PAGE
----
Vauxhall has revealed its new GT Concept ahead of a Geneva Motorshow debut.
The brands vision of a future sports car is described as ’purebred, pared down, yet unashamedly avant-garde’. The GT Concept is even shorn of door handles and door mirrors, and features a front mid-engined, rear-wheel drive chassis that will ‘appeal to driving enthusiasts’.
The GT name mirrors that of the 1964 GT Concept, the first styling model to be produced by the Vauxhall Design and Engineering Centre in Luton which opened the same year. The 2016 concept pays homage to two significant motor show cars: the 1966 Vauxhall XVR (Xperimental Vauxhall Research) and the 1965 Opel Experimental GT - particularly with the long bonnet and central dual exhausts. Fifty years later, the GT Concept has a red signature line that splits the vehicle body horizontally and distinctive red tyres – mounted on rims with a ‘roller-skate’ design – which are a reference to an Vauxhall/Opel motorbike from the 1920s – the Motoclub 500 – which sported red-coloured rubber.
The GT Concept’s front-mid engine configuration keeps the car’s centre of gravity low and central for ‘excellent dynamics’. Beneath its stretched bonnet is a turbocharged 1.0-litre, three-cylinder engine, based on the all-aluminium unit used in the ADAM, Corsa and Astra. Developing 145PS and maximum torque of 205Nm, the engine delivers drive to the rear wheels, via a six-speed sequential transmission operated by steering-wheel mounted paddle shift. Weighing under 1000kgs, the GT Concept accelerates from 0-62mph in less than eight seconds and on to a maximum speed of 134mph.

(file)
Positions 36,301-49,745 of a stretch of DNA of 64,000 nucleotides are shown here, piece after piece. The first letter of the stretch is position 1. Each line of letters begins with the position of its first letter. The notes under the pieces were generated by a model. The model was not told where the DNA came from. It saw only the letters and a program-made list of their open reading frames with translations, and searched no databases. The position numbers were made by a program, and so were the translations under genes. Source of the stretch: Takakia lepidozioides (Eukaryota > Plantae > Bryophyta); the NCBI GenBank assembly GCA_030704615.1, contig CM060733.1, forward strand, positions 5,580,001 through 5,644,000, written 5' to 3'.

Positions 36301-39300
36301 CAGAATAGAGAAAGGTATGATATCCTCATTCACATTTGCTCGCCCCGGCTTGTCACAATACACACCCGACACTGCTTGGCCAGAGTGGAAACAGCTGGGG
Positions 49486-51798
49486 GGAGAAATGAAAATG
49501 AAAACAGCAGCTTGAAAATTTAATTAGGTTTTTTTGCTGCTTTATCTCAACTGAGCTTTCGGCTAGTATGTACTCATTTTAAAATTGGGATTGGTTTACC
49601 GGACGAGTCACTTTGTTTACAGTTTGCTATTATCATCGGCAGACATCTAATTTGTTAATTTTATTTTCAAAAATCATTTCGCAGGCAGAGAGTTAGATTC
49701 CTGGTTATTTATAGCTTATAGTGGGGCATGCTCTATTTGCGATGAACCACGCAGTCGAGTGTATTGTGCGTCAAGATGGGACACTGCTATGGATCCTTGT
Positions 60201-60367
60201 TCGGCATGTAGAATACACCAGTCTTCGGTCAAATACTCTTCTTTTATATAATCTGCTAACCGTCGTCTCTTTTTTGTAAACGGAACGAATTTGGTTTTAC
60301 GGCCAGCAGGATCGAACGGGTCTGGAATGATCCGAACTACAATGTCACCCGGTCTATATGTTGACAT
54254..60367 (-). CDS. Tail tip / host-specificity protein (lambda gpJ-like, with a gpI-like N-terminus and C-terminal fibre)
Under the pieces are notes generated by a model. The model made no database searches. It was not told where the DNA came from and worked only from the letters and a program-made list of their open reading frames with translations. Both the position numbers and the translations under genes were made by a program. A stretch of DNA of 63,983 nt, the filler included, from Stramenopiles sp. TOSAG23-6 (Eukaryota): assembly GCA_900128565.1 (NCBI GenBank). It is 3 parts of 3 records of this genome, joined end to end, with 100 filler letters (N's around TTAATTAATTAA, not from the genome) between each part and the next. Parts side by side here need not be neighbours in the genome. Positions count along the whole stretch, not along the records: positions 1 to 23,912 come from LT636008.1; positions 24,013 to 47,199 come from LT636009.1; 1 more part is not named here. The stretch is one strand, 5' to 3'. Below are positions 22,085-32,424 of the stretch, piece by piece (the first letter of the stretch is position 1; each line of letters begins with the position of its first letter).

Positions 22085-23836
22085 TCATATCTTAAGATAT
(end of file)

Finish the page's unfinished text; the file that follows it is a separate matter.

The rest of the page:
The GT Concept uses ultra-modern projection technology, with a three-dimensional beam which allows glare-free high-beam driving. Based on Vauxhall’s IntelliLux LED matrix lighting, first seen in the recently launched Astra, the GT Concept sees the intelligent lighting system’s next stage of development. The design of the lights is completed by the three-dimensional design of the tail lamps.
A key innovation is the cars large doors with integrated side windows that show a seamless transition from glass to painted surfaces. Both driver and front passenger gain access to the spacious interior after pressing a touchpad for the electric doors that is integrated in the red signature line of the roof. The doors open into the front arches, using a space-saving and patented mounting that allows a large opening angle for tight parking spaces in urban areas. Two cameras mounted behind the wheel arches offer enhanced visibility, especially in city driving. They transmit their images to two monitors on the left- and right-hand side of the cabin, rendering external mirrors obsolete. The windscreen flows into a glass panorama roof, affording occupants a similar experience to that of a targa-topped car, according to Vauxhall.
The Geneva Motorshow runs from March 3-13.